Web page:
In the mid-12th century, geographer and traveler Muhammad al-Idrisi completed his life’s work—the most accurate map of the world yet produced, along with its accompanying commentaries. In this cartographic gem, he records that in the Sicilian city of Catania, locals venerated an ancient basalt elephant called “u Liotru” said to possess magic powers and he ability to predict the eruptions of nearby Mount Etna.
Today, the enigmatic pachyderm mentioned by the geographer sits atop an 18th-century fountain in the middle of a piazza. The fountain was constructed in the 1730s by Sicilian architect Giovanni Battista Vaccarini, who appropriated the city’s by-then legendary elephant as its centerpiece. Vaccarini draped a marble saddle cloth over the elephant that bears the coat of arms of St. Agatha, Catania’s patroness. For the icing on his totemic cake, Vaccarini plopped an Egyptian obelisk of equally mysterious origin on the elephant’s back.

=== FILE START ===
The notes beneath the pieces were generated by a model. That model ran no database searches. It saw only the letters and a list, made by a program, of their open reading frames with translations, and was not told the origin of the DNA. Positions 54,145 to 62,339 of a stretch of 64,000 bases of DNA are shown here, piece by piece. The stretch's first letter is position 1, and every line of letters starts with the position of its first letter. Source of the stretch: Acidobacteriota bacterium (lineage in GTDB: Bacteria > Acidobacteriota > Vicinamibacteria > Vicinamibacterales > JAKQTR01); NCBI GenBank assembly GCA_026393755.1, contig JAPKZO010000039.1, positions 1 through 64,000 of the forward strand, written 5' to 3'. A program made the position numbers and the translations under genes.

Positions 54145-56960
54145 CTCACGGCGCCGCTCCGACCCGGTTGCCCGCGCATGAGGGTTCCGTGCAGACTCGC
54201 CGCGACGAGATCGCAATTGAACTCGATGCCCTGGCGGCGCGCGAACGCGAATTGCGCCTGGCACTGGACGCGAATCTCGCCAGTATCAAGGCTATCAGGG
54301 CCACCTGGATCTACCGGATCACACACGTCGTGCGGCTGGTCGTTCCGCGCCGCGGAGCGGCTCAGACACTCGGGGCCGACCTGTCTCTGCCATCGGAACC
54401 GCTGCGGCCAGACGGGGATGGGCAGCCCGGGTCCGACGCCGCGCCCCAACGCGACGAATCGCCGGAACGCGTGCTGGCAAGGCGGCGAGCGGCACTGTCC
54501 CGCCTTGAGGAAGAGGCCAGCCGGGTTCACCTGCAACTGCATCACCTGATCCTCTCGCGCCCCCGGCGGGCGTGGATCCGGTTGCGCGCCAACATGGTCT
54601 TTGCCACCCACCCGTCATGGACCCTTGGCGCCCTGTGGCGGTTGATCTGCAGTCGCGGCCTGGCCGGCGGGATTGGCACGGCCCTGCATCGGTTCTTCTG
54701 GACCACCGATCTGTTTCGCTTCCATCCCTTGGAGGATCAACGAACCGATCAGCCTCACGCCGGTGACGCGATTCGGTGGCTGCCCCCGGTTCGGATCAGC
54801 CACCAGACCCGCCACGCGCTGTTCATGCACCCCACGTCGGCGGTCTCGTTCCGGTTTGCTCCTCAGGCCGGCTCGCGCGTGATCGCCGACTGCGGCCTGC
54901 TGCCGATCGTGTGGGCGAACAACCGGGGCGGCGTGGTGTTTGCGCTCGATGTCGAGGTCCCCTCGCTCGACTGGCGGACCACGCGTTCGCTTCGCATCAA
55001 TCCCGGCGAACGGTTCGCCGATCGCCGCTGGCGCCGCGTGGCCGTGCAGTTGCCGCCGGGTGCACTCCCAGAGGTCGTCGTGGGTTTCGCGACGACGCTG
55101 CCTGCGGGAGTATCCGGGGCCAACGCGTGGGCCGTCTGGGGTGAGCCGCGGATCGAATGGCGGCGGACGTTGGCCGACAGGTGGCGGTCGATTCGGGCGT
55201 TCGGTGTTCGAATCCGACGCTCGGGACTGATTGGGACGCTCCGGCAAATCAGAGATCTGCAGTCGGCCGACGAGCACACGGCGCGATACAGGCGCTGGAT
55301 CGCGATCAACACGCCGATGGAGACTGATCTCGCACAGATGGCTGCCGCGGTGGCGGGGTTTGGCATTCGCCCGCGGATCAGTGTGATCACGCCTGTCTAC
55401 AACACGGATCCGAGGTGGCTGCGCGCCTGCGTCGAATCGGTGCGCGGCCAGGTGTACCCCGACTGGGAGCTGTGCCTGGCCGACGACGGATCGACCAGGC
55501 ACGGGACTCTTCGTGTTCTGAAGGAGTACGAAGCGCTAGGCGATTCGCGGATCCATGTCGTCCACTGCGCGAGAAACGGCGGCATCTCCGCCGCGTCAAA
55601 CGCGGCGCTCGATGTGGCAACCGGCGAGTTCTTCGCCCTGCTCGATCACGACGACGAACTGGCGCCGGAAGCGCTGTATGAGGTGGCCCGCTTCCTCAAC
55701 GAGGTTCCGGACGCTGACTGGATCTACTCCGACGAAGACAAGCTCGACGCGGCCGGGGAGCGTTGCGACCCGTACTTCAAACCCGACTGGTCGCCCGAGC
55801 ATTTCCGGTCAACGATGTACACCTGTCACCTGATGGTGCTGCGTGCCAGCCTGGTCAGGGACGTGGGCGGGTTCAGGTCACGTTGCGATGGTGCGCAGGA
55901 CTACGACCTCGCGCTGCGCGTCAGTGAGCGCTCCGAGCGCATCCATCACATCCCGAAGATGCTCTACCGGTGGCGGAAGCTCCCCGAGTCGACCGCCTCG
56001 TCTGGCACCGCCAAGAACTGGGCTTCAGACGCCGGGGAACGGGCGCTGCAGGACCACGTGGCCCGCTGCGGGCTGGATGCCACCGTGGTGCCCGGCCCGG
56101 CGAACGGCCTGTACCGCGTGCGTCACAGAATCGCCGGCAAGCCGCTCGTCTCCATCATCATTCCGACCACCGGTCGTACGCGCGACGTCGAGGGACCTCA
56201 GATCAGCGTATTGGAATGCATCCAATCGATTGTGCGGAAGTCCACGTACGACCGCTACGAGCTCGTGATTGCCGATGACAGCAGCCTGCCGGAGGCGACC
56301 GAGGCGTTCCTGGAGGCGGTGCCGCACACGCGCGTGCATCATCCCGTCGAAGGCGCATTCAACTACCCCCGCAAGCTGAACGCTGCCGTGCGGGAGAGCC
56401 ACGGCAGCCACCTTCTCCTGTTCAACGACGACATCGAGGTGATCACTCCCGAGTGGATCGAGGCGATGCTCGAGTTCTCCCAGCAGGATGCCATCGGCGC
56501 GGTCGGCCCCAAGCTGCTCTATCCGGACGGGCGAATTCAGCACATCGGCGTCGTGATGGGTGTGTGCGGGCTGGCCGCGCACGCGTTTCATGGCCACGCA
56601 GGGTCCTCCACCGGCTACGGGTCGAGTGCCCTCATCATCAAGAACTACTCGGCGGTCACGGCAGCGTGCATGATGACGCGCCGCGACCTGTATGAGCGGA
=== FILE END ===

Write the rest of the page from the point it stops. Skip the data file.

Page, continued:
|Regional Nature Reserve “Isola Lachea e Faraglioni dei Ciclopi” de en es fr it pl||9.6km||site_izi|
|Along the walls of Antico Corso en it||0.8km||site_izi|
|Bomb shelter high school E. Boggio Lera en fr it||0.6km||site_izi|
|Catania – The black city en||0km||site_izi|
|Discovering the myths of Catania en es fr it||0.1km||site_izi|
|The Street of the Etna’s Castles en fr it||0.4km||site_izi|
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